In this case fromClusterClaim is retrieving the value of the gitops label, as a result for my local.home cluster this path becomes clusters/local.home/argocd/bootstrap once the template substitution is done by RHACM, at this point OpenShift GitOps merrily starts configuring the cluster based on the provided path, If the GitOps label was set to rhpds the path becomes clusters/rhpds/argocd/bootstrap. This technique can be used whether your clusters are in one repo or each cluster has it’s own repo but you do need to be consistent.

Cluster GitOps Label

Cluster GitOps Label

Similarly if you prefer to drive the configuration off of the cluster name you can use the template function to retrieve the name from hub-kubeconfig-secret that exists on each managed cluster as per the commented line above:

clusters/{{ fromSecret “open-cluster-management-agent” “hub-kubeconfig-secret” “cluster-name” | base64dec }}/argocd/bootstrap

Managing OpenShift GitOps

At the most basic level having RHACM bootstrap OpenShift GitOps allows us to centrally manage the configuration of the GitOps operator rather then having to go cluster to cluster manually, for example to add a new resource customization. However RHACM provides a number of additional capabilities OOTB that are very useful when managing OpenShift GitOps across multiple clusters.

First RHACM includes Argo CD (which is the upstream of OpenShift GitOps) applications in it’s Application view. This enables platform operators to quickly and easily view the status of their Application objects (is it out-of-sync, is it degraded, etc) regardless of the cluster it is deployed.

RHACM Application Overview

RHACM Application Overview

You can then drill in to see the status of any application regardless of the cluster it is deployed on:

While this feature is great, wouldn’t it be even more awesome if I could quickly find all of the Argo CD Application objects that were in a bad state (Out-of-Sync, Degraded etc)? This is where the Search facility in RHACM comes in allowing you to find Applications across the different clusters based on the criteria you want including Application status. Here is an example of finding all Degraded applications:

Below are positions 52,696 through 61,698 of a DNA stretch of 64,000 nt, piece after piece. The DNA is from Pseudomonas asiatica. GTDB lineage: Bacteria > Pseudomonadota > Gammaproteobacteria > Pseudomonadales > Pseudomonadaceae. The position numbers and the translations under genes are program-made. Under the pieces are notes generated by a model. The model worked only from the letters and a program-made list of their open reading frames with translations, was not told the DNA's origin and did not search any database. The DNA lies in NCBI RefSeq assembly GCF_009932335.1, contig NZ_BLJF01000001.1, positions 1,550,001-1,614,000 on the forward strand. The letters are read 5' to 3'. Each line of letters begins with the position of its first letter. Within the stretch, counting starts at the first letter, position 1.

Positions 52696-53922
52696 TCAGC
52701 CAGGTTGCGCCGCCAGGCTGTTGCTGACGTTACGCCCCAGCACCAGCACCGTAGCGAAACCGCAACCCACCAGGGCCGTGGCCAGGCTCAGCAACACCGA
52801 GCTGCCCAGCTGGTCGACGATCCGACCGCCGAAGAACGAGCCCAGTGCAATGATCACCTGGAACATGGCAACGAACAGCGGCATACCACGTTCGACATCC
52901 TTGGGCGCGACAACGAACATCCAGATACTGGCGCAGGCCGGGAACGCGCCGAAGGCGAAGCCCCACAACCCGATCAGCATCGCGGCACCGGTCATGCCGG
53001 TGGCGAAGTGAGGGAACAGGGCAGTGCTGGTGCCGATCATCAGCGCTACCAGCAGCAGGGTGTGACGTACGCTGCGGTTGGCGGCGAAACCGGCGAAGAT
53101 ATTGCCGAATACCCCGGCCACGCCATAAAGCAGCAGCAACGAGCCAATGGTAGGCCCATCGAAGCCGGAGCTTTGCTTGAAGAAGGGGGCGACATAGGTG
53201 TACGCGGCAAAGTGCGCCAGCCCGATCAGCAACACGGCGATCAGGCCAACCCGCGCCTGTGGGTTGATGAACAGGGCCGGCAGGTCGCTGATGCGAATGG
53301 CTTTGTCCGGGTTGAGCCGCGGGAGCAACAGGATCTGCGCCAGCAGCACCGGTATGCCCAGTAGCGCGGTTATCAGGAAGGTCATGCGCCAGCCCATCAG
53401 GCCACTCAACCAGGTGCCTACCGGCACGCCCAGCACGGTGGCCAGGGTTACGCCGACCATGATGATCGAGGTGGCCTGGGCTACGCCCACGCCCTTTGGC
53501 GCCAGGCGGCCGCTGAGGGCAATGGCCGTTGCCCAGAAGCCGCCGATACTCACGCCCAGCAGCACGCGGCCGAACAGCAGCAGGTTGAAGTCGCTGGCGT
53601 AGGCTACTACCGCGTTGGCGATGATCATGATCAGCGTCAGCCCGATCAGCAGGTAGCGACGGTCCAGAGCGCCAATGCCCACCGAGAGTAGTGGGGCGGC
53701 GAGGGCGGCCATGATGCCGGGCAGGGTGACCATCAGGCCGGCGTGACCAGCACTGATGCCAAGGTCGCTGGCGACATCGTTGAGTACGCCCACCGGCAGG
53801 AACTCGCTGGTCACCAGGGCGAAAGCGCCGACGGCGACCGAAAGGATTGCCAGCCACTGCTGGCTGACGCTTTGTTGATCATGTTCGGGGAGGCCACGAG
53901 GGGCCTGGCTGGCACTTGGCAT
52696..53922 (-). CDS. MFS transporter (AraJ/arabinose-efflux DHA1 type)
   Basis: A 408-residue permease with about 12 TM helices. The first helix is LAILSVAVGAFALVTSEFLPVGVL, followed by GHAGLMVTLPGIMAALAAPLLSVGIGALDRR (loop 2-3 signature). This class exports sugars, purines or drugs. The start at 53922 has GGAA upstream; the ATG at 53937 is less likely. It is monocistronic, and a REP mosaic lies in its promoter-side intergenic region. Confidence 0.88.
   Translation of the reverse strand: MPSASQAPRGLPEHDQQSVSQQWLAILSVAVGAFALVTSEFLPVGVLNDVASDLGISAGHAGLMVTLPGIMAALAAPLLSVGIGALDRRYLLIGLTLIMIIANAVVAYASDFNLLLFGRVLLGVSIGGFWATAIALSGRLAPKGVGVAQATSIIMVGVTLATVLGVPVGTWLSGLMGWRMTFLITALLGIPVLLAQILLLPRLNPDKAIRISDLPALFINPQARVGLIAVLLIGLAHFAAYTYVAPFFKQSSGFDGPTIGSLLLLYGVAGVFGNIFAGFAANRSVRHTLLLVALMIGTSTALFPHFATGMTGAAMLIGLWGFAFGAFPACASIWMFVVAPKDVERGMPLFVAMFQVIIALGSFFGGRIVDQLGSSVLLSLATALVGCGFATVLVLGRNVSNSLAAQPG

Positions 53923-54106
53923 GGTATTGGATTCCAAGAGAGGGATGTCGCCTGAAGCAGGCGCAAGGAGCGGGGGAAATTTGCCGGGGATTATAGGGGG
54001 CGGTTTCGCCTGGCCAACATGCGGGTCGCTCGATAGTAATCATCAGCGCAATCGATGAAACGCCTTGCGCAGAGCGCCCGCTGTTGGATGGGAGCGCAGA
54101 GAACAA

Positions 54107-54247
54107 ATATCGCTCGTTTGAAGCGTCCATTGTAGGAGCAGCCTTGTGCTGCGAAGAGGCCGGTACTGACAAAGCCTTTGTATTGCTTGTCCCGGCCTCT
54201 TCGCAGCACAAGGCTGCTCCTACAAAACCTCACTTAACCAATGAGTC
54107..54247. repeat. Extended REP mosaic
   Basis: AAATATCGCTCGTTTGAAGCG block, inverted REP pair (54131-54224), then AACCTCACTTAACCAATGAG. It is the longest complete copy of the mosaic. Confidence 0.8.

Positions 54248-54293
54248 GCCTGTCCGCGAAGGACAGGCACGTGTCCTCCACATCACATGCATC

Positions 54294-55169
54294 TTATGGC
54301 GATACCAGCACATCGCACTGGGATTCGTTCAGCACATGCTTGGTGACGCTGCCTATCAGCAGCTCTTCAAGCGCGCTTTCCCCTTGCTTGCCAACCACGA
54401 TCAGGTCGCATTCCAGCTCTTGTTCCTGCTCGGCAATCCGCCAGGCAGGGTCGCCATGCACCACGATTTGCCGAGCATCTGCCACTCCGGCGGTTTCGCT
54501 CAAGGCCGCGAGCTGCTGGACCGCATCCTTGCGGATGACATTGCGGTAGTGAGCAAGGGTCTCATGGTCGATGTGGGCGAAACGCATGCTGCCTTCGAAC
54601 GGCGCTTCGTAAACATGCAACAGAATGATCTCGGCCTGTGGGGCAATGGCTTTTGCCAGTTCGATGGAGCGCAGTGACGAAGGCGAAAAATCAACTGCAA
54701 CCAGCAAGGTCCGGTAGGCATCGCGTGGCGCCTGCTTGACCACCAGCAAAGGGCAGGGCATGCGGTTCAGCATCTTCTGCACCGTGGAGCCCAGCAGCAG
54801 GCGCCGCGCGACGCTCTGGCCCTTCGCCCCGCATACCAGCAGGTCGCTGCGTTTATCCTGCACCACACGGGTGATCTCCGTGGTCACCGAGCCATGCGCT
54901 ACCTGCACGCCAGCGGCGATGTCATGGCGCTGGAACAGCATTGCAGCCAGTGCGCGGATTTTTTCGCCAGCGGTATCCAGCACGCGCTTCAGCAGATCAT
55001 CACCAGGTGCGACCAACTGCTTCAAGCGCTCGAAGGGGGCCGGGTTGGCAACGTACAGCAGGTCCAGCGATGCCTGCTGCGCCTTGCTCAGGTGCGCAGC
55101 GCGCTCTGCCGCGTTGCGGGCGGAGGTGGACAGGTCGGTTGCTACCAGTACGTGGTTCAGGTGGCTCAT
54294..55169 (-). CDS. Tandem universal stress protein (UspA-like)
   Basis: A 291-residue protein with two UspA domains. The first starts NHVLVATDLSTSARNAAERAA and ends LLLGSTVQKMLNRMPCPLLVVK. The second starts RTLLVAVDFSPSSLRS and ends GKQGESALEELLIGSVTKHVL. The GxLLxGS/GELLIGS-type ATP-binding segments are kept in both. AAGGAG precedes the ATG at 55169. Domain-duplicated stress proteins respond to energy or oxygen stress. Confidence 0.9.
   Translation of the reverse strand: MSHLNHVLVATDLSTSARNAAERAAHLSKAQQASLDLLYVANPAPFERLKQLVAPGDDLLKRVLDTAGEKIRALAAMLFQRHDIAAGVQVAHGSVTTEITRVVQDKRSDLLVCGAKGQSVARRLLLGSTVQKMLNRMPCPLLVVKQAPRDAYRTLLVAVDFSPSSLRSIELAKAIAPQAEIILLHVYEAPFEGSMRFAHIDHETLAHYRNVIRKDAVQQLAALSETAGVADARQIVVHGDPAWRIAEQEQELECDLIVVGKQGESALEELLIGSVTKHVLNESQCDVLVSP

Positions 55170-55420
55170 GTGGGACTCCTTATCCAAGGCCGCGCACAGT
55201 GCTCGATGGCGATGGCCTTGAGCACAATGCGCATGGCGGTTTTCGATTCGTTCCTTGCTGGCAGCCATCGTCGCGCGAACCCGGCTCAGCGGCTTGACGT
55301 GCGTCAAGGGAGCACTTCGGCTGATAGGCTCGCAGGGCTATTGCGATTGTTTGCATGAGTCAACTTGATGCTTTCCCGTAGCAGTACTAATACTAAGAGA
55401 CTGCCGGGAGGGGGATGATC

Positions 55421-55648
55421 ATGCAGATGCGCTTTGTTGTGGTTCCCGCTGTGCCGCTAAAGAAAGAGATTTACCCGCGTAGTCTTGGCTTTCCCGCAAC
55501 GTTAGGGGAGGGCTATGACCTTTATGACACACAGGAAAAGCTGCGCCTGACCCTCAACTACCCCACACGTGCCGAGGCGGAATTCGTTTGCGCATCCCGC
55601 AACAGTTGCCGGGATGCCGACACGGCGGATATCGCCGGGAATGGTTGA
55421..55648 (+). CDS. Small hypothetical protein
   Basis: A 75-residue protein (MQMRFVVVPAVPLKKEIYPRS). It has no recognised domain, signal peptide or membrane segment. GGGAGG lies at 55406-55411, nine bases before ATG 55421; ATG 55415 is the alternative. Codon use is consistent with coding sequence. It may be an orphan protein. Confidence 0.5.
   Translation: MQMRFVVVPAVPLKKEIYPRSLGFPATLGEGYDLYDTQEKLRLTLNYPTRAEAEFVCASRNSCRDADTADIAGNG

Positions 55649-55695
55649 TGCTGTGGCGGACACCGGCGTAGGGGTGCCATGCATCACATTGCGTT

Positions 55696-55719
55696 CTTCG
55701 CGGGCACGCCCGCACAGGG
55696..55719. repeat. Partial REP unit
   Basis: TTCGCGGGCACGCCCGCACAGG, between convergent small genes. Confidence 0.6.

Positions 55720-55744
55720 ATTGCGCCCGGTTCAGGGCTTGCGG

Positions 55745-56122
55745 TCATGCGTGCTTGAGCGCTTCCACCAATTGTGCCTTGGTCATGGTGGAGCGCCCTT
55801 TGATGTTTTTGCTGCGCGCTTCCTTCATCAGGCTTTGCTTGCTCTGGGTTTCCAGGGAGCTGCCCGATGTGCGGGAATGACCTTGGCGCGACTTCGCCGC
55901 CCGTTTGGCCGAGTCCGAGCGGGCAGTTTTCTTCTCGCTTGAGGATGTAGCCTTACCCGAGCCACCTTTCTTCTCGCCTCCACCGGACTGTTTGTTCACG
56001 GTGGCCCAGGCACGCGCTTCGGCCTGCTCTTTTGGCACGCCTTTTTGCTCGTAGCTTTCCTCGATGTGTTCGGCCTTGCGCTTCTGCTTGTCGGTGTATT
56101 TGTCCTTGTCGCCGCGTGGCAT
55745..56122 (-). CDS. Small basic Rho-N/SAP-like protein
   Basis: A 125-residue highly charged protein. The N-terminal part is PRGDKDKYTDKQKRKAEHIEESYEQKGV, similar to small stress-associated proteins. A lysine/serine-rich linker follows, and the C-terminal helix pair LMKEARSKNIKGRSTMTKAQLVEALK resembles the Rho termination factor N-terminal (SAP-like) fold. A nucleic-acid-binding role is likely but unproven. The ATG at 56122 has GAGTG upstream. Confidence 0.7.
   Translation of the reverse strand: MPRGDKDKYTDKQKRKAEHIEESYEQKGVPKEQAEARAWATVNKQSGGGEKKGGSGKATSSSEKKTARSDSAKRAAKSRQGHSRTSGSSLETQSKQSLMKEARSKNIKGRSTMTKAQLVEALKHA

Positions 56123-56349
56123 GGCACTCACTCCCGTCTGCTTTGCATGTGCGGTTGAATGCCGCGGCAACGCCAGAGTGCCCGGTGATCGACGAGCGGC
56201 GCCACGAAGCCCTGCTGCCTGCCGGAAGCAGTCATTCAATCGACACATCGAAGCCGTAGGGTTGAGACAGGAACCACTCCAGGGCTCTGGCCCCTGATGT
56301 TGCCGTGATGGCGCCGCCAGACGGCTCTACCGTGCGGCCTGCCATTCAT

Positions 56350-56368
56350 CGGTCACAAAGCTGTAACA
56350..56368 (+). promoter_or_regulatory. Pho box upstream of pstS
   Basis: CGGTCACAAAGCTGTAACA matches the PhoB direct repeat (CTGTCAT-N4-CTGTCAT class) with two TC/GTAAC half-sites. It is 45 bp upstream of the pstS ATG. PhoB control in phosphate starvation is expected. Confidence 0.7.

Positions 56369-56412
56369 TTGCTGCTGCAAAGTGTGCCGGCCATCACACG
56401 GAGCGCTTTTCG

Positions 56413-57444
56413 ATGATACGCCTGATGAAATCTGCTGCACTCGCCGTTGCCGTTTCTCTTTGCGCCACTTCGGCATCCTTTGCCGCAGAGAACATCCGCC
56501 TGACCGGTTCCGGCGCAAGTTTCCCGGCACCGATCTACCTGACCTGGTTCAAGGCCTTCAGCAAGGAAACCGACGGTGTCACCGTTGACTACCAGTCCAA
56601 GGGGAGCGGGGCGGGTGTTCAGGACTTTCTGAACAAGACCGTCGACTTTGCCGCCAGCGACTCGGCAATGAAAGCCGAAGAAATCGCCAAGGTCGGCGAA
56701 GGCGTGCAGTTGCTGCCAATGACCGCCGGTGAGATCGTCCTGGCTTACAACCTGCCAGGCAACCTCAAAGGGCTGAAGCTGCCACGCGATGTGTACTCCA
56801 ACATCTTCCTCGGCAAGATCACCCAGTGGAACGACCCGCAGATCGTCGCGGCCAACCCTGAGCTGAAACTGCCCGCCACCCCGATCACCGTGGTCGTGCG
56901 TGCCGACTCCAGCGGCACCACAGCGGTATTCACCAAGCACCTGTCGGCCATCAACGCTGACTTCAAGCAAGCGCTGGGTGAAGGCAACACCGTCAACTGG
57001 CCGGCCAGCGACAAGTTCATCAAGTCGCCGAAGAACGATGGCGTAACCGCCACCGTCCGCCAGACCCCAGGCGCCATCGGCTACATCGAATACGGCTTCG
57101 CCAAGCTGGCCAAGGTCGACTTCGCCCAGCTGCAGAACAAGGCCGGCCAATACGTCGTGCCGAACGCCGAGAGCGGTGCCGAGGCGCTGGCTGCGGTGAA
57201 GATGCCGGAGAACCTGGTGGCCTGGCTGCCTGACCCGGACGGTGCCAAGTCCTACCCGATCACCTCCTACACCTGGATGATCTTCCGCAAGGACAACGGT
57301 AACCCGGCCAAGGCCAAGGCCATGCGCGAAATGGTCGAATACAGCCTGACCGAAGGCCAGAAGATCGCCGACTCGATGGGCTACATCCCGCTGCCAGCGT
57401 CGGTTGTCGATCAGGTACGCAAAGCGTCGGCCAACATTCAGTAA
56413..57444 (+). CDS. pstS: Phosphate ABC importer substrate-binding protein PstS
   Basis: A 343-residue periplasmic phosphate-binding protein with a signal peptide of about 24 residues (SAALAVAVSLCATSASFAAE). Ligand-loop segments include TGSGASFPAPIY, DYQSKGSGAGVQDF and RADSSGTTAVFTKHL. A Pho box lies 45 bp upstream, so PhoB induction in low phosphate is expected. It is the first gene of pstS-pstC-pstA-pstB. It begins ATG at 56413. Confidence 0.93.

RHACM Search

RHACM Search

Finally RHACM includes the ability to design your own Dashboards with it’s Observability feature. Observability deploys a monitoring stack on the hub cluster that collects and aggregates metrics from all of the remote clusters. Dashboards are designed in Grafana with full support for the standard Prometheus Query Language (PromQL).

There is a nice example of an Argo CD dashboard in GitHub which I deployed in my cluster as an example, note the two degraded Application objects from my previous Search example:

RHACM Argo CD Dashboard

RHACM Argo CD Dashboard


In this blog we saw how RHACM can be used to effectively manage the bootstrapping of OpenShift GitOps and cluster configuration in a multi-cluster environment. We also reviewed some of the features and capabilities that RHACM brings into play to manage OpenShift GitOps, as well as Community Argo CD, across multiple clusters.